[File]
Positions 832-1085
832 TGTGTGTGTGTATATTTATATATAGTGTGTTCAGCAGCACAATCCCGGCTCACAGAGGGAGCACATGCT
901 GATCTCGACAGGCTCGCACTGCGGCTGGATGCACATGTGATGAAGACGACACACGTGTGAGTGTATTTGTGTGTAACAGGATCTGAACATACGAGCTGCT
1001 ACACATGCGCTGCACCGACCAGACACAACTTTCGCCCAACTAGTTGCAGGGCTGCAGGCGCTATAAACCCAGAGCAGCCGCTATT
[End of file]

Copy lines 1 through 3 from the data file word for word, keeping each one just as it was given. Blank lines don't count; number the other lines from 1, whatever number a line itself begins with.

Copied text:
Positions 832-1085
832 TGTGTGTGTGTATATTTATATATAGTGTGTTCAGCAGCACAATCCCGGCTCACAGAGGGAGCACATGCT
901 GATCTCGACAGGCTCGCACTGCGGCTGGATGCACATGTGATGAAGACGACACACGTGTGAGTGTATTTGTGTGTAACAGGATCTGAACATACGAGCTGCT